Make Big Plans04 Nov 2019
Make no little plans; they have no magic to stir [the] blood and probably themselves will not be realized. Make big plans; aim high in hope and work, remembering that a noble, logical diagram once recorded will never die, but long after we are gone be a living thing, asserting itself with ever-growing insistency.
Chicago + San Francisco
Burnham is known as a pioneer of the Chicago school of architecture. The Great Chicago Fire of 1871 leveled most of the city, giving architects a clean slate to create new buildings of concrete and steel. People called the new buildings skyscrapers. Although Burnham’s quote may have applied to Chicago, his words fit any plan that requires significant human effort.
Example: The San Francisco Bay-Delta Model shown in the photo at the top of this post. The model fills an entire 1.5-acre warehouse in Sausalito. It’s a 3-dimensional concrete + water representation of Bay Area water dynamics. Walking the model, you feel like a giant hovering over the entire Bay.
Make big plans.
The Bay Area Model
The book Zero to One was my first introduction to the Bay Area Model. In the early 1950s, local planners were concerned about their ability to provide water for the growing population. A self-trained engineer named John Reber proposed a solution for the water problem, including a pair of dams for the area. Reber promoted his plan so effectively that the US Army Corps of Engineers built the Bay Area model to test it. Reber’s plan was tested on the physical model, and it was proven to be infeasible.
Was Reber’s plan a failure? Maybe on a surface level. But the model had already been built, so other plans were tested. Some of those ideas worked, and they were put into place. Reber’s audacious plan caused the building of a physical model where scientists and engineers could test dams, dredging, and emergency responses to oil spills before spending money on huge civil engineering projects. Reber’s vision planted the seeds of success for future projects.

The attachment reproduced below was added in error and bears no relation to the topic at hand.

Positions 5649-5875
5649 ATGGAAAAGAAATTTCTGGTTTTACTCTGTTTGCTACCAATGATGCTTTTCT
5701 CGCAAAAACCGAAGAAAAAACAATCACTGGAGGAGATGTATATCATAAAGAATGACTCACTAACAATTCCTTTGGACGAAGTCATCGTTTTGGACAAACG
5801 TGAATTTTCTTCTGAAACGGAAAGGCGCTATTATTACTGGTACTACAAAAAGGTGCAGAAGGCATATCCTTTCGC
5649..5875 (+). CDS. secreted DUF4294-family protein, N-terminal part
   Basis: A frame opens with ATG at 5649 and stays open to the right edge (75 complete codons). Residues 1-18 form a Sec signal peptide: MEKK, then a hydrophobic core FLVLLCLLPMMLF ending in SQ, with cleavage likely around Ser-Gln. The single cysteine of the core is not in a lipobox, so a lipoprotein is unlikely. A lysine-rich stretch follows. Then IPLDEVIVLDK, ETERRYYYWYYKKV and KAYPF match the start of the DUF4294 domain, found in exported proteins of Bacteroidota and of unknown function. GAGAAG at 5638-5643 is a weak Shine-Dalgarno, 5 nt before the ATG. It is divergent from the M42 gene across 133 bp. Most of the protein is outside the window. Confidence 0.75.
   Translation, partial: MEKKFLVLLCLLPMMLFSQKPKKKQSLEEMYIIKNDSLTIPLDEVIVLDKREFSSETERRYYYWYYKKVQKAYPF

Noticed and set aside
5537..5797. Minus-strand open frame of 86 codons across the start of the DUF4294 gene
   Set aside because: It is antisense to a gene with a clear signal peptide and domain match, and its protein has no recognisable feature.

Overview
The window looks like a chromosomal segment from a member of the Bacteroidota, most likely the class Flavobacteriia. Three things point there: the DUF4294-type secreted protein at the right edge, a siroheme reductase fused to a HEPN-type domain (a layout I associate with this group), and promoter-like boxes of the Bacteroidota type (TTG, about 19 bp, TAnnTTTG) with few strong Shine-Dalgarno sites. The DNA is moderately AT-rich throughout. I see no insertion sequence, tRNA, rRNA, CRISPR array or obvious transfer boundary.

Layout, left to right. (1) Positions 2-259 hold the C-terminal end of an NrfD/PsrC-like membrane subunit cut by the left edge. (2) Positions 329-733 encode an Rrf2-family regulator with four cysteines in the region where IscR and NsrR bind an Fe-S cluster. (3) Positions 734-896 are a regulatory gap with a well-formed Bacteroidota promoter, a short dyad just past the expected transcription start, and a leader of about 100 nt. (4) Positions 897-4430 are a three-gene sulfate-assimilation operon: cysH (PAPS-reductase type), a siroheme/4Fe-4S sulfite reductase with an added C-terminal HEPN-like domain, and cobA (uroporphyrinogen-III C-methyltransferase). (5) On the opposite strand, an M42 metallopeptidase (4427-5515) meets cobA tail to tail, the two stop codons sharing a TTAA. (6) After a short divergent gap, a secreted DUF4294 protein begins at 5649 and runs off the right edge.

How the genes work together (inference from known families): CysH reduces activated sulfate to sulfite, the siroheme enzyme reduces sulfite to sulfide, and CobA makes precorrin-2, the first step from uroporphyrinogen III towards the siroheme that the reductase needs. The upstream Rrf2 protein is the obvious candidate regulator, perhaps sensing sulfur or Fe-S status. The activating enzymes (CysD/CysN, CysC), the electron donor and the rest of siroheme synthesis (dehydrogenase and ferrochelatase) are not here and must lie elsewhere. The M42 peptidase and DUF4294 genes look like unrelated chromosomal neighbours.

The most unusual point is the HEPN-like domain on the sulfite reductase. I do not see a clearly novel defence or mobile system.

By the 1990s, computer simulations grew powerful enough to replace the physical model. Today’s scientists run software simulations on supercomputers packed with GPUs. The physical model serves as a tourist attraction and a source of inspiration for big thinkers. Public tours are available as of this writing.
Plans vs Planning
Plans are worthless, but planning is everything.
~Dwight D. Eisenhower
Plans do not always work out as expected. Building the Bay Area model yielded unexpected benefits, as described above.
Launching Bridgetown Partners has caused me to consider many options for the growth of the company. Part of planning involves gathering data and absorbing inspiration from other ventures whether they were successful or not.
Make big plans; aim high in hope and work…
Make big plans, indeed.